August 2022

The following is a possible framework for the Witnessing of the Word. It can be personalised or altered: its purpose is to serve as an example of how this Saying might be used primarily in the context of a Prayer Group, but it may be used by individuals if so wished. It is not intended to be definitive.  In the context of a group: the periods of silence should be appropriate for your group - probably not less than 5 minutes, or more than 15 minutes.

Saying for the month:

‘My grace is sufficient for you, for my strength is made perfect in weakness’. 2 Corinthians 12:9 (RSV)

To begin the exercise, first spend a short while in relaxation and preparing to be still; you might enlist your body to help with this by adopting a receptive pose and systematically relaxing your way through your muscles or you may find it helpful to become aware of the sounds around you and then put them aside. Offer this time of prayer to God.

Say this introductory invitation to prayer, then keep a further minute or two of silence:

‘Come to me, all you who are weary and heavy laden, and I will give you rest’ Matthew 11.28 

Introduction to the first silence - a preparation for listening with the mind:

‘My grace is sufficient for you, for my strength is made perfect in weakness’.

We find our Saying, which are the words of Jesus to Paul, in Paul's second letter to the people of Corinth, namely in Chapter 12 verse 9.

To understand and see its relevance for ourselves and for those for whom we will pray, we might first look at Paul’s Visions and Revelations, verses 1-8 of Chapter 12 which state:

12 I must boast; there is nothing to be gained by it, but I will go on to visions and revelations of the Lord. 2 I know a man in Christ who fourteen years ago was caught up to the third heaven—whether in the body or out of the body I do not know, God knows. 3 And I know that this man was caught up into Paradise—whether in the body or out of the body I do not know, God knows— 4 and he heard things that cannot be told, which man may not utter. 5 On behalf of this man I will boast, but on my own behalf I will not boast, except of my weaknesses. 6 Though if I wish to boast, I shall not be a fool, for I shall be speaking the truth. But I refrain from it, so that no one may think more of me than he sees in me or hears from me. 7 And to keep me from being too elated by the abundance of revelations, a thorn was given me in the flesh, a messenger of Satan, to harass me, to keep me from being too elated. 8 Three times I besought the Lord about this, that it should leave me (RSV)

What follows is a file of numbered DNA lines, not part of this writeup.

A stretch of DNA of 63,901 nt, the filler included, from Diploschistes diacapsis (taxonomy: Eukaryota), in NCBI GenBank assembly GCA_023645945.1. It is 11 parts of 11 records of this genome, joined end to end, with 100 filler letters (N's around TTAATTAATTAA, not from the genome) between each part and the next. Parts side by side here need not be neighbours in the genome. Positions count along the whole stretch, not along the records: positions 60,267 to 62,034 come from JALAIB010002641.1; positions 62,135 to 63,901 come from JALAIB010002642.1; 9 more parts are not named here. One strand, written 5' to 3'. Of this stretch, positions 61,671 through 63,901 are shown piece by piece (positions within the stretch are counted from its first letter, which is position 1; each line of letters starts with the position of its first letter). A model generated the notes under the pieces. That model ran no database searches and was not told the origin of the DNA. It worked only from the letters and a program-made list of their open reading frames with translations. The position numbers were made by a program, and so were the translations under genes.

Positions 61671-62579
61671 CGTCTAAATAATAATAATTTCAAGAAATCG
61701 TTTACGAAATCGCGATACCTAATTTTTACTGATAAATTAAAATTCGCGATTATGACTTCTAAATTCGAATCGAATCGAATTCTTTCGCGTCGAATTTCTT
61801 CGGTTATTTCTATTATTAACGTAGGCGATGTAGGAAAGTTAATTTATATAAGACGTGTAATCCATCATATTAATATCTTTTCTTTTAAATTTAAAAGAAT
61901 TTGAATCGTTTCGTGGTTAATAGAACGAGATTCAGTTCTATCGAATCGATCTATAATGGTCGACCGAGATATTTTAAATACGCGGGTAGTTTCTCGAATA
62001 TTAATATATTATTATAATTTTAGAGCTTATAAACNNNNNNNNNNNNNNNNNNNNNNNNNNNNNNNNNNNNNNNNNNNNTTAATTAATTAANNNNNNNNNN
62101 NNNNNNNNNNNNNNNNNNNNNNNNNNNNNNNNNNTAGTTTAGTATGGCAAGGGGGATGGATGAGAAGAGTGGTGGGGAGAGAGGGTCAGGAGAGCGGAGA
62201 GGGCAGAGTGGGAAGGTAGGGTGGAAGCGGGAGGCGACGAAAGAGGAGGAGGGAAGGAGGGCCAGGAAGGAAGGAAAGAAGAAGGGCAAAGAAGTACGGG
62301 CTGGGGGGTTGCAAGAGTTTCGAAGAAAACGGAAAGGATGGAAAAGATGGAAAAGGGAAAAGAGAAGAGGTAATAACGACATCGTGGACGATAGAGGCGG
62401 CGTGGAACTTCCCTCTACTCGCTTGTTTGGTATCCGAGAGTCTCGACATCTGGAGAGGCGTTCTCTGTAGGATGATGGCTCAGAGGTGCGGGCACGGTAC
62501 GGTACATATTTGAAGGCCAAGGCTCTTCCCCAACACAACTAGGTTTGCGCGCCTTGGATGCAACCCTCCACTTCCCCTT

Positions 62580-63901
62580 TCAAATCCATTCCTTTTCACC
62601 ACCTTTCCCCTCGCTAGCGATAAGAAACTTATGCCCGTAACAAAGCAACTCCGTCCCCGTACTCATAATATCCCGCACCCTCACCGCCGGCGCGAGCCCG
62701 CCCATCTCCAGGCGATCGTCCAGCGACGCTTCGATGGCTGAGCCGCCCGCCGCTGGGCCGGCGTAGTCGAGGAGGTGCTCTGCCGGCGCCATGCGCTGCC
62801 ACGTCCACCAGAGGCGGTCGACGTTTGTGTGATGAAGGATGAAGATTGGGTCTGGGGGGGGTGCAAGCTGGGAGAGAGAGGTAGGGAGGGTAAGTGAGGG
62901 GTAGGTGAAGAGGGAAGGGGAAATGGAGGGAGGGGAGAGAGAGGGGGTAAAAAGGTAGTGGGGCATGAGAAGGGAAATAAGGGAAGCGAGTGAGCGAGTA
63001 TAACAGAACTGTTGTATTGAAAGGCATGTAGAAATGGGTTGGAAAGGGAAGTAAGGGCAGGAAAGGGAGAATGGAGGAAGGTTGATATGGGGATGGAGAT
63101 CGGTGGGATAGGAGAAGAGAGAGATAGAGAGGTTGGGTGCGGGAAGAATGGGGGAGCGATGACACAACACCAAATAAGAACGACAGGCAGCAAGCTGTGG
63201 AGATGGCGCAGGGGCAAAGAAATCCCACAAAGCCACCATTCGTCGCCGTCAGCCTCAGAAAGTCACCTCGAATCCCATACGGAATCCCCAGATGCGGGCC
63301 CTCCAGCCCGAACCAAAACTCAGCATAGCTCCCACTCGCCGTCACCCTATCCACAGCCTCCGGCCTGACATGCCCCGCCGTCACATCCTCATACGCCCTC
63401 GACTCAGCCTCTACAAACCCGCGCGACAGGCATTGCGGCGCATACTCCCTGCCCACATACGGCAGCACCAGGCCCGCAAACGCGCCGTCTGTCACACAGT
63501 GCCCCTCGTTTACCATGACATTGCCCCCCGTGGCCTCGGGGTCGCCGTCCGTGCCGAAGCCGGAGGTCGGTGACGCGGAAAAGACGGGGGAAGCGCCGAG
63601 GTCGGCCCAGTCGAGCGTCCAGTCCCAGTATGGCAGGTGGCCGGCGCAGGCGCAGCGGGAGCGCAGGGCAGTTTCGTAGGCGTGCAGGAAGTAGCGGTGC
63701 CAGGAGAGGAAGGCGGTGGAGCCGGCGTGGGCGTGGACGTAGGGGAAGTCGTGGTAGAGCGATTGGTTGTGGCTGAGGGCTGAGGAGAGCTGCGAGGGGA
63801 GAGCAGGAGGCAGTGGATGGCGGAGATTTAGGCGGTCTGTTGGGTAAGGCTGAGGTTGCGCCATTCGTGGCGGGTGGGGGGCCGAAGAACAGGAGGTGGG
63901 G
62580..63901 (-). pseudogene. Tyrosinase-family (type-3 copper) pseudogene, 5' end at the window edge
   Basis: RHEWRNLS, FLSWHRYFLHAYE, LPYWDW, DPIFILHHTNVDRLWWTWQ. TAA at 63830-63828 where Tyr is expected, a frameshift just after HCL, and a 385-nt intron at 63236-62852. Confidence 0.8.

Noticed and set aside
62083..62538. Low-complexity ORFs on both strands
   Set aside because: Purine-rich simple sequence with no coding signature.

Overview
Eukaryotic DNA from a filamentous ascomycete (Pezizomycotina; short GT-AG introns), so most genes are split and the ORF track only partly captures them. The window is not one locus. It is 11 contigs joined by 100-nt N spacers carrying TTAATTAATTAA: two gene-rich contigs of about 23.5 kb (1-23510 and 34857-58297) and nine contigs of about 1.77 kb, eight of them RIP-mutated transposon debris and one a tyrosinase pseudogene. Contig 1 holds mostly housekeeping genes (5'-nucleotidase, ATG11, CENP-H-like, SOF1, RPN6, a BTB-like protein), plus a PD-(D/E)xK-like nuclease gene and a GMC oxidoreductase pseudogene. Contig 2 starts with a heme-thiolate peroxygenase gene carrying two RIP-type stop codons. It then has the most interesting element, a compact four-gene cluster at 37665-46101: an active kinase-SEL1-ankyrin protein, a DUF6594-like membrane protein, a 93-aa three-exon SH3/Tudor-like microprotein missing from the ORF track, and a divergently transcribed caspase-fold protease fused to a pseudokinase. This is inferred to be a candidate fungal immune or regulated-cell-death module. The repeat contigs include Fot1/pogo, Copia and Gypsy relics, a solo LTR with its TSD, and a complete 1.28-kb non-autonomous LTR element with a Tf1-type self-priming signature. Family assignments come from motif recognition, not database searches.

Those verses are particularly important, speaking as they do of the ‘thorn’ Paul was given, and the three times he asked for it to be removed.  It was then he heard Jesus say,

‘My grace is sufficient for you, for my strength is made perfect in weakness’.

Whilst we do not know what the ‘thorn’ was, like so many before us, we can only speculate. It seems to me that the obvious reason for God giving Paul a thorn appears to be to keep him humble; it was an ‘object lesson’ if you like, not only for Paul, but for us too, so that we do not think too highly of ourselves and stay focused on Him.

I think there was also another reason behind God's decision to give Paul a thorn and why we too have them from time to time; and that is, to reveal His power and glory; they are reminders that He is holy and gracious, and, if we let Him be, He is the One Who controls our lives, doing so for the better.